New bird repellent, Wingo™, has recently passed AsureQuality dairy, food and beverage assessment as safe to use in dairy farm and food processing areas. This timely announcement is a relief for many dairy farmers with Fonterra daily milk dockets warning of vats being dumped due to birds caught in the pump.
AsureQuality senior development scientist, Bob Hutchinson, completed the assessment of Wingo, “We looked at the nature of the ingredients and decided that the taint risk was very low when you use the product as instructed.”

Fonterra requires that all products entering the milk production system must be approved by the Ministry of Primary Industries (MPI) as being food safe.  The AsureQuality assessments are used to support MPI approvals and regulated dairy company and food beverage risk management programmes. 

“It was considered that repellent parts of the product were food derived and relatively safe,” explains Hutchinson.  “We consider that if the product gets misused then it is unlikely to cause any food safety risk.”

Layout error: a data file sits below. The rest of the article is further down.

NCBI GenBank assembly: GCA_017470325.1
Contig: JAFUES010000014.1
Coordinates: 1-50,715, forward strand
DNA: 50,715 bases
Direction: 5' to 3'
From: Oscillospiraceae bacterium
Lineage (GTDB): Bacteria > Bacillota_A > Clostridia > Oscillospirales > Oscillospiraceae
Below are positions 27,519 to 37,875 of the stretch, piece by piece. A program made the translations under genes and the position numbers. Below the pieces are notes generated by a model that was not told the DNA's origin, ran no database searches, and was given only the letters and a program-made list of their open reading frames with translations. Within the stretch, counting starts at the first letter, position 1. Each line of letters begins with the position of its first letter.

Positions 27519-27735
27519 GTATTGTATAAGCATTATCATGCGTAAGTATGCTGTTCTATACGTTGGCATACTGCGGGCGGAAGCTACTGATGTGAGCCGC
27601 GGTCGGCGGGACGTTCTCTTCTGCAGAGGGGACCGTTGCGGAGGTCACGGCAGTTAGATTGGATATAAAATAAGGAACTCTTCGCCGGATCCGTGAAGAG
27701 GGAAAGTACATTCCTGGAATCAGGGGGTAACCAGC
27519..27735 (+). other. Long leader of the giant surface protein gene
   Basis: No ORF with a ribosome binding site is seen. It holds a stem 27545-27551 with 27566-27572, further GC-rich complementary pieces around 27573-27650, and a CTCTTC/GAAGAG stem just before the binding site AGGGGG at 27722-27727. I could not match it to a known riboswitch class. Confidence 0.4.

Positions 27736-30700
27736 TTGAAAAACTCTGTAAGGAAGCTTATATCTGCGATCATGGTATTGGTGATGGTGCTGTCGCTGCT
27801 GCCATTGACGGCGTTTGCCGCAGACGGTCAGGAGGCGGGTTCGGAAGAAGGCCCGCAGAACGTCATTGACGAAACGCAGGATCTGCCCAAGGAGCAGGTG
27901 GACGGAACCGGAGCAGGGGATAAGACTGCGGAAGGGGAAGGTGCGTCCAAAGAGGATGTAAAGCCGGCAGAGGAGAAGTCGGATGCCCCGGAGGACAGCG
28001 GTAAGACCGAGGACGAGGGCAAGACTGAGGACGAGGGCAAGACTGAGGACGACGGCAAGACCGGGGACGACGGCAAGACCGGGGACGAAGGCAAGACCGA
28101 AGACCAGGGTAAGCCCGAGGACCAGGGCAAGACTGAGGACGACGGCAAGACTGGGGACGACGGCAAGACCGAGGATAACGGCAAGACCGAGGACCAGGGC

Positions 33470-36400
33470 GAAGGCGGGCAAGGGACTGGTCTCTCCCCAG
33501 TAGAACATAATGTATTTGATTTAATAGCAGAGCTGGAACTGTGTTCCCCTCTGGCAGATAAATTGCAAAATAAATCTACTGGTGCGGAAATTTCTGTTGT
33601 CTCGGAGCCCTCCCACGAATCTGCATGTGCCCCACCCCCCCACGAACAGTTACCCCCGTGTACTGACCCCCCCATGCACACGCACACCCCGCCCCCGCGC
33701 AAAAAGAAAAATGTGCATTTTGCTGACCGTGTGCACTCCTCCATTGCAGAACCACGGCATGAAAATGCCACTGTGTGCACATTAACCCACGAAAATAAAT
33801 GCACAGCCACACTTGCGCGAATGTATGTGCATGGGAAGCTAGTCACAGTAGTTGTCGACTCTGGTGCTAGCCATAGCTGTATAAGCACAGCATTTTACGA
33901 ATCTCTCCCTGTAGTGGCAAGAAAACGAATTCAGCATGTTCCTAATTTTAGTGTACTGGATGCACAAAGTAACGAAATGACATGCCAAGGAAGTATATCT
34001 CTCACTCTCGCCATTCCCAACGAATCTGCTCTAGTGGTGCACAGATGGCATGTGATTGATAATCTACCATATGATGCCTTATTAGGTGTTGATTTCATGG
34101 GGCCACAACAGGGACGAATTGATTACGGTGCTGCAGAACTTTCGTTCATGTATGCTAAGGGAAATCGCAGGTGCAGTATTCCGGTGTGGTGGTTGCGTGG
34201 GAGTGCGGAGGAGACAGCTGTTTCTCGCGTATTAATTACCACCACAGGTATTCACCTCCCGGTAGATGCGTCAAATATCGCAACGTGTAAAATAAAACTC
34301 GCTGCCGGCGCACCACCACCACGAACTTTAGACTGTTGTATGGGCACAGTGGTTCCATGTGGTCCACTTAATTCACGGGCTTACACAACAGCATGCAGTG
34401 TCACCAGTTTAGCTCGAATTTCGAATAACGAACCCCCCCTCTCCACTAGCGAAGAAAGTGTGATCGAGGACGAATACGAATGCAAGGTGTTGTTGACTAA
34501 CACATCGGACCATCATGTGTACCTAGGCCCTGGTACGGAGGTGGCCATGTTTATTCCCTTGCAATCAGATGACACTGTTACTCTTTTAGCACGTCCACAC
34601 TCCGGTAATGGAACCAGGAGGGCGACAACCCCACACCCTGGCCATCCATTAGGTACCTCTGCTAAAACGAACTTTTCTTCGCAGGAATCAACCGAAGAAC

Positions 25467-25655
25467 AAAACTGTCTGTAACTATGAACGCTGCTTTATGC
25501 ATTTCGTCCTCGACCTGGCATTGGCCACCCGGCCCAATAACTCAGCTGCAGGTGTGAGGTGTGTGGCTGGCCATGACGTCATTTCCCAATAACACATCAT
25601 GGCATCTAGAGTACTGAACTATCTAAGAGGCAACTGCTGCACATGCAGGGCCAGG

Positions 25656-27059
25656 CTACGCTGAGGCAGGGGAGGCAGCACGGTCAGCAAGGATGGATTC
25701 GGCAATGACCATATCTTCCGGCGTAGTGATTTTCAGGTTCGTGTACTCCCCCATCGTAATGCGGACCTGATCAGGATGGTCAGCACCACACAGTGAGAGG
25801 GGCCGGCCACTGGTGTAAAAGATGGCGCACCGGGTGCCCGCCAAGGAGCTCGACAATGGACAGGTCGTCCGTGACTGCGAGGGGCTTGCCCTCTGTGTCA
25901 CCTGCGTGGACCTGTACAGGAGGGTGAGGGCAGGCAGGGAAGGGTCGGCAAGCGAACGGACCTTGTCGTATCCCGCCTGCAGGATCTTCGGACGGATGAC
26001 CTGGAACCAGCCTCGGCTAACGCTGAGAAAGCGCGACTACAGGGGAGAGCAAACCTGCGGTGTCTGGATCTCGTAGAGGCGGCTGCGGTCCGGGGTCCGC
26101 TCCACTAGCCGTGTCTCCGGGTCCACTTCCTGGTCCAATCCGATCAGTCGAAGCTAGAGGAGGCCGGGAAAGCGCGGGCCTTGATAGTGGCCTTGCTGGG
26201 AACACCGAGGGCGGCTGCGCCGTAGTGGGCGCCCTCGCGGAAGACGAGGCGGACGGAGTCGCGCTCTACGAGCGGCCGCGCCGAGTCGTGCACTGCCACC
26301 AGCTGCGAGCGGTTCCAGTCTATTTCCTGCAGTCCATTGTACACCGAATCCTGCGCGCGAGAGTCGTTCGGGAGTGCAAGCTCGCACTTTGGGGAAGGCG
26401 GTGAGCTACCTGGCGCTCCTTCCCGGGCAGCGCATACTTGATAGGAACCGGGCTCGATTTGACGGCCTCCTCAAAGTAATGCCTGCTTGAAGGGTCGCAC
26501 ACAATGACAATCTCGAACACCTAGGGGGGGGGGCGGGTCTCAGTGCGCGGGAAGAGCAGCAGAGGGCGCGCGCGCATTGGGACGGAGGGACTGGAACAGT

Made from food-based products such as vegetable oil and cinnamon, Wingo is harmless to humans, animals and the environment.  The primary deterrent to pests is the gel oil, while the cinnamon smell creates the longer-term barrier reminding animals that the gel is in the area.

Fonterra’s current Daily Milk Docket message advises farmers nationwide, “Please check your vat for birds before closing it to begin milking. Several loads of milk have had to be disposed of recently due to birds caught in the pump.”

While it is a timely reminder to farmers as to the risk of birds in their sheds, most are at a loss as to how to manage the problem.

Waikato farmer, Paul Matthews, is hugely relieved to have discovered Wingo and, as one of the original users of the product, has been successfully keeping birds out of his sheds for over two years now.

“I’ve tried using a shot gun to get rid of them in the past but you have to hang around a long time,” says Matthews.

Mainly using the gel to rid his tractor of birds, Matthews applies Wingo to the tops of the mirror, the hydraulic hoses, along the crest of the bonnet and anywhere the birds sit.

“I started using it 2-3 years ago and it really works,” confirms Matthews.  “There’s a constant stream of birds here so it’s on-going.  The birds will come back pretty quickly when you clean it off so you have to keep applying it.”

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